And this is the pshat in the davening when we say "v'hoser satan milifneinu umeiachareinu - and remove the Satan from before us and from after us." After us, meaning giving us a sense of regret, which if we do feel, will take back the mitzvah that we just carried out."

Another "after the fact" or "after the mitzvah" danger is contained in the following story. Reb Zusya needed to raise money for his daughter's chasunah (wedding). Now, he wasn't exactly the type to look for handouts, even though he was a poor man himself, so this didn't make for an ideal situation. He went to houses, to businesses, and to people on the streets, but he could barely raise a penny. He ran into Reb Pinchas Koretzer, who was passing through town, and told him the story. Reb Pinchas asked how much he needed: $500. He assured Reb Zusya that he would raise the money for him in a week's time.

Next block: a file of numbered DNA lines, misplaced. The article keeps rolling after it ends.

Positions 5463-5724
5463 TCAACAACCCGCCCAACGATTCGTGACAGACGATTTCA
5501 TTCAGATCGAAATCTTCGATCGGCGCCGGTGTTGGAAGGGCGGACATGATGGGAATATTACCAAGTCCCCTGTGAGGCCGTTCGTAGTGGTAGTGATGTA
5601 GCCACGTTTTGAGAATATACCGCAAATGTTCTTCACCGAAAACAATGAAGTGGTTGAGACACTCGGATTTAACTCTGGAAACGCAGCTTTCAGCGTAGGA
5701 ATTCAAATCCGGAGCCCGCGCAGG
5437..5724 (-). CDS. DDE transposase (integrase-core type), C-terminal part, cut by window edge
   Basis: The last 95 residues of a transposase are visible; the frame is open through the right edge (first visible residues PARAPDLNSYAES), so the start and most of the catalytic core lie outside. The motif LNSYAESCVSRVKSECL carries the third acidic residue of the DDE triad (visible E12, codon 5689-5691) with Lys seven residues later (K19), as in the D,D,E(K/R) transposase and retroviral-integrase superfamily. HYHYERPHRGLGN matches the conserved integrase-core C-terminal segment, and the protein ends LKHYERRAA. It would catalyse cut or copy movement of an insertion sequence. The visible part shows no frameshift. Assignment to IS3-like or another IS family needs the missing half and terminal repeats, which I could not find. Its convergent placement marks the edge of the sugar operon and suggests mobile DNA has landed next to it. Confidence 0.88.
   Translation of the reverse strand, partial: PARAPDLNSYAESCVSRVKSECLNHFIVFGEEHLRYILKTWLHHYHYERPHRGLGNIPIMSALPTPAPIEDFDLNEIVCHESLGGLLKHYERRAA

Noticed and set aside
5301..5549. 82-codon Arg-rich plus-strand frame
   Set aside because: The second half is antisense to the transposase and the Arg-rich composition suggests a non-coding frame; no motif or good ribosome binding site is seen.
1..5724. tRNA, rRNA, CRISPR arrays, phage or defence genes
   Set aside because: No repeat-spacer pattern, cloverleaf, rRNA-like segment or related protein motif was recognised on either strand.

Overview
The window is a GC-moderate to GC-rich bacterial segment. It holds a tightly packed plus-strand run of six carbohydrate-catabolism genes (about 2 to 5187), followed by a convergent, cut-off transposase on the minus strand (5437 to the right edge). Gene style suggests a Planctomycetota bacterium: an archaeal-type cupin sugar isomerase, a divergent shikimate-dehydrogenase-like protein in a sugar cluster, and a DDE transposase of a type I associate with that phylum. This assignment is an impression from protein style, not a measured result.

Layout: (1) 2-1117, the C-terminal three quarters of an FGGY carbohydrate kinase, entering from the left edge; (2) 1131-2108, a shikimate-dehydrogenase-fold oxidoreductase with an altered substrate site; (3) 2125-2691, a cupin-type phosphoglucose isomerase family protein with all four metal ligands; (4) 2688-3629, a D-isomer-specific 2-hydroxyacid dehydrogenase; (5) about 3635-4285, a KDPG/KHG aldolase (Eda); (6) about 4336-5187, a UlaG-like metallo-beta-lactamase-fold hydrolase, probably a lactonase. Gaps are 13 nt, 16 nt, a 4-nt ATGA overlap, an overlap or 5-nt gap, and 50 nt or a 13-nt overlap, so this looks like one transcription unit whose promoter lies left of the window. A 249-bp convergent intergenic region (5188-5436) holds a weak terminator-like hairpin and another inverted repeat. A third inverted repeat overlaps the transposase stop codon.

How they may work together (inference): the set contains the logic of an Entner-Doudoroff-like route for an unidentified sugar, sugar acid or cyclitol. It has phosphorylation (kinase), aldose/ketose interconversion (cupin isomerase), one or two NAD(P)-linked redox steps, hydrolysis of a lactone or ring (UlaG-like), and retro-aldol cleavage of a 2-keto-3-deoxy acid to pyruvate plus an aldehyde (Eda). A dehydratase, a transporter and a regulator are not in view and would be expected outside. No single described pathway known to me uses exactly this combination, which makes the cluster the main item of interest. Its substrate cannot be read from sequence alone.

And so it was. He delivered the money to Reb Zusya, who thanked him profusely. On the way home, Reb Zusya spotted a small crowd. Upon closer inspection the people surrounded a woman sitting in the street, wailing that her husband would kill her and that they would be ruined financially. Upon inquiry, it turned out that the woman helped her husband in business, and after a huge business deal she was walking home when she realized that the money was gone: all $500. Reb Zusya walked away from the crowd, and contemplated what he was about to do. Now, since Reb Zusay walked around as a pauper, he was not known in these parts. By name, of course, he was known as the great tzaddik Reb Zusya, but not in appearance. Without much deliberation he cut through the crowd, and said, "I found $500 in the street! It must be yours." The woman got up from her place, and the look of life began to show in her face, once again. Reb Zusya handed over the money. She began to count it, but as she got to the last few bills...there was only $490! "Didn't you say that you found $500??" asked the woman. Reb Zusya replied that since he found the money, he wanted schar (reward). He felt as if he should be entitled to $10. The crowd began to bustle, and soon they were yelling at Reb Zusya. "Just give her back the $10. What kind of guy are you? Who do you think you are?" He said, no way, no how, he's keeping the $10 as reward for finding the lost money. They dragged him to the Rav of the town, who looked at him incredulously. "How could you do this?" he asked. "What kind of person are you?" And again, not knowing the big tzaddik that he really was, they threw him out of the town on his head.